Today, Sheen, who's currently on his "My Violent Torpedo of Truth" tour, posted a series of tweets about a bipolar awareness walk he's organizing in Toronto this evening. The actor wants fans to meet him at his hotel and walk 1.2 miles with him to Toronto's Massey Hall, where he performed Thursday and is set to perform tonight.
Sheen tweeted today: "Stop the Stigma!! Bipolar Awareness Walk!! Please join me at 6pm at the Ritz tonight! Raise Money! Raise Awareness! #BIPOLAR #BIWINNING." In separate tweets, he said he's taking donations for the Canadian group OBAD, the Organization for Bipolar Affective Disorders, and he's "matching all donations $ for $"
The news is as surprising to OBAD as it is to everyone else.
"We've never had anything like this happen before," Kaj Korvela, executive director of OBAD, said in a phone interview with ABCNews.com. "I got a call from one of his managers and he said Charlie Sheen was spontaneously looking for a cause to give money to. He said they were just going through the web and they came across my organization and decided this was a good thing to do. Maybe it was the acronym of my organization that he liked, I don't know."
Korvela runs support groups for people affected by bipolar disorder in and around Alberta, Canada. His organization is small -- "1.5 people -- me and my assistant who doesn't work full time." He expects donations from Sheen and his fans to come through CanadaHelps.org, where OBAD maintains an account, but has no idea what kind of money to expect or how Sheen's walk will pan out.
"I really don't know what to think about it," he said. "The logistics of doing walks and events usually entails blocking streets off and phoning the police department. I'm as flummoxed and confused as anybody else."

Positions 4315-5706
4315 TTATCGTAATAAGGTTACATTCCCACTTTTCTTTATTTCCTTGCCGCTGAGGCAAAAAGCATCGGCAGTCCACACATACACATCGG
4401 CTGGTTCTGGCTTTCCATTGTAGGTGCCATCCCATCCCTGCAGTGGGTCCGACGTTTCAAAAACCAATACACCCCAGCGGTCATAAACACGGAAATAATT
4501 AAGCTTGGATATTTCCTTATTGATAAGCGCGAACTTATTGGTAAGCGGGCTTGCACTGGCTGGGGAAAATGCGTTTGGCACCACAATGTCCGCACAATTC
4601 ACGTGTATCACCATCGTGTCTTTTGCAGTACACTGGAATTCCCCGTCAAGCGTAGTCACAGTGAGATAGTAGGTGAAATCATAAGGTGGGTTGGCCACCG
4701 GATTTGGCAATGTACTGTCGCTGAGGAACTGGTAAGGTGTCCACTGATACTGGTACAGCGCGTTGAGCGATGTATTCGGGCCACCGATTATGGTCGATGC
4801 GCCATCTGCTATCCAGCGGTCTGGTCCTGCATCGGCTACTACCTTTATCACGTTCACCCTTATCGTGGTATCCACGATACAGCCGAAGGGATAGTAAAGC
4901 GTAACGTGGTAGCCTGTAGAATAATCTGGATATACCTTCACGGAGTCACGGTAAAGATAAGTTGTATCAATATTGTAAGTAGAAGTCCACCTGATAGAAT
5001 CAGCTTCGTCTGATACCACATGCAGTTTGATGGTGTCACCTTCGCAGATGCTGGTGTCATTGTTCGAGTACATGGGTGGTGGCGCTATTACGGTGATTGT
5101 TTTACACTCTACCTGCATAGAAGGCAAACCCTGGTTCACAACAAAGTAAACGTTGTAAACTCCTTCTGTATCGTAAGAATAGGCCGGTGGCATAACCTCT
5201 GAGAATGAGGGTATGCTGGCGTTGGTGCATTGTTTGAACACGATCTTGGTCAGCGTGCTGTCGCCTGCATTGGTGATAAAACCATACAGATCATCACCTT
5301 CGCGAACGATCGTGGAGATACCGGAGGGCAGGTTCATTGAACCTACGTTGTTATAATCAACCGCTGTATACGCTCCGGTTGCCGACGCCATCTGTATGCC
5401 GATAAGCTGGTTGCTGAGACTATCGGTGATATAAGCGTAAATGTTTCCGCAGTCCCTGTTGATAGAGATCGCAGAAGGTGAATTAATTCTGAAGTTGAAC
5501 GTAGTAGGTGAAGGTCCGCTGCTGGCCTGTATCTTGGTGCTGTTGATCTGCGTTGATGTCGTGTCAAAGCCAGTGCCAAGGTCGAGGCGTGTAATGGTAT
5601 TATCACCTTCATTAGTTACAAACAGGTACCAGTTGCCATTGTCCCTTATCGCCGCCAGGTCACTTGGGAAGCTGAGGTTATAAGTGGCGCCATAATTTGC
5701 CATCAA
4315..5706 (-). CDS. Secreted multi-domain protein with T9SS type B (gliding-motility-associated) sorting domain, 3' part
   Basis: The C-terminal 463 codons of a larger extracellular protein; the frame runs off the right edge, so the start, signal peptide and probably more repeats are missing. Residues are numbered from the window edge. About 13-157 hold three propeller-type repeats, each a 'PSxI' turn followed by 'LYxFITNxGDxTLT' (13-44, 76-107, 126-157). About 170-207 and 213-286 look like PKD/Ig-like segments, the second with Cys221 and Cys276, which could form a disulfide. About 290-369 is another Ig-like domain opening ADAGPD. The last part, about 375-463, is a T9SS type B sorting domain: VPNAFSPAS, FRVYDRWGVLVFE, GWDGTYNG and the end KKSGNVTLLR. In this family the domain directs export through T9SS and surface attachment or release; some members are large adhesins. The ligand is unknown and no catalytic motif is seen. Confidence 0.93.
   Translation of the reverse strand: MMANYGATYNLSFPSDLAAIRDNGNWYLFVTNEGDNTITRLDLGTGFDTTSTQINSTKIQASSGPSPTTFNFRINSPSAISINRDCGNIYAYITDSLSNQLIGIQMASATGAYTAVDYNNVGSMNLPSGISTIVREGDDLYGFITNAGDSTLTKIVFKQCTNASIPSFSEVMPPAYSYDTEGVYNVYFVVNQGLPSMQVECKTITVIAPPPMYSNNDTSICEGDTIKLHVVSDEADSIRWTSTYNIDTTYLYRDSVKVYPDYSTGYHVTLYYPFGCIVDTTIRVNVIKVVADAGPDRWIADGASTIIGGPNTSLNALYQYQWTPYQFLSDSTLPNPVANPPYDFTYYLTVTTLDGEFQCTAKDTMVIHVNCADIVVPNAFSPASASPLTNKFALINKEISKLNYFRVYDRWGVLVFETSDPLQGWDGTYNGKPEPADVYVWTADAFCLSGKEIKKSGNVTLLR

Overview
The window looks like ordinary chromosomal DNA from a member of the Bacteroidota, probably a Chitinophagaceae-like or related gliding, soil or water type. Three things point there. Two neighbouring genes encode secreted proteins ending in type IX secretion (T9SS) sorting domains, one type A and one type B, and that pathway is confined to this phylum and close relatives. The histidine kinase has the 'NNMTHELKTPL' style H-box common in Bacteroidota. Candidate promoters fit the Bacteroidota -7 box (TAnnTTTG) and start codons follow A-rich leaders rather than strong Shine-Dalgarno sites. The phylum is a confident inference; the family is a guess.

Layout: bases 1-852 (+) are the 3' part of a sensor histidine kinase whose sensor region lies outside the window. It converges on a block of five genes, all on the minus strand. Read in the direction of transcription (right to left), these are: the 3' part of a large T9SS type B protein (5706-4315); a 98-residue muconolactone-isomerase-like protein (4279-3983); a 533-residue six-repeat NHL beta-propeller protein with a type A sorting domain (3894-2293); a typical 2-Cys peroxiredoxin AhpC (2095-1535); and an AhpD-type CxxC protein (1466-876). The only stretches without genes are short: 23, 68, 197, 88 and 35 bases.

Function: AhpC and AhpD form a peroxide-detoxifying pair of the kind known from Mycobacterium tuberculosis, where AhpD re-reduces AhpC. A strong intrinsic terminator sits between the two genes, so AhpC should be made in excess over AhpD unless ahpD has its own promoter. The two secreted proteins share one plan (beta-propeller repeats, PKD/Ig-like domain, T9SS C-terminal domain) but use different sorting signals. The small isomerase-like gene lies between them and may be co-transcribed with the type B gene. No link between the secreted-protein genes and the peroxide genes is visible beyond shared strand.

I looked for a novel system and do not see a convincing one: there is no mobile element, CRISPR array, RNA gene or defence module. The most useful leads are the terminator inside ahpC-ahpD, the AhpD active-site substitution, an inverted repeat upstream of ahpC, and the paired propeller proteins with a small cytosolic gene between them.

What got Sheen interested in bipolar disorder, a condition he claims he doesn't have despite multiple medical experts saying that he exhibits the behavior of someone prone to manic highs and depressive lows?
"Apparently someone at [a] show brought to his attention," a person close to Sheen said. The source added that Sheen's walk doesn't have "anything to do" with the actress Catherine Zeta-Jones, who revealed this week that she recently sought treatment for bipolar disorder.
Sheen's publicist told ABCNews.com that "Charlie decided to do this on his own" in an "effort to create awareness of bipolar disorder."
Charlie Sheen in Toronto
Sheen's Toronto show Thursday received mixed reviews. It followed a similar question-and-answer format that he adopted after his disastrous Detroit, Mich. debut but featured a special guest, comedian Russell Peters.
The most notable part of Thursday's show came when Sheen invited a woman whose husband had died two years ago to come onstage. She said she coped with her grief by watching episodes of "Two and a Half Men" and wanted Sheen to raise a glass to honor her husband of 19 years.
He did, though Peters noted that it was a glass of non-alcoholic cider, since Sheen claims he now shuns drugs and alcohol.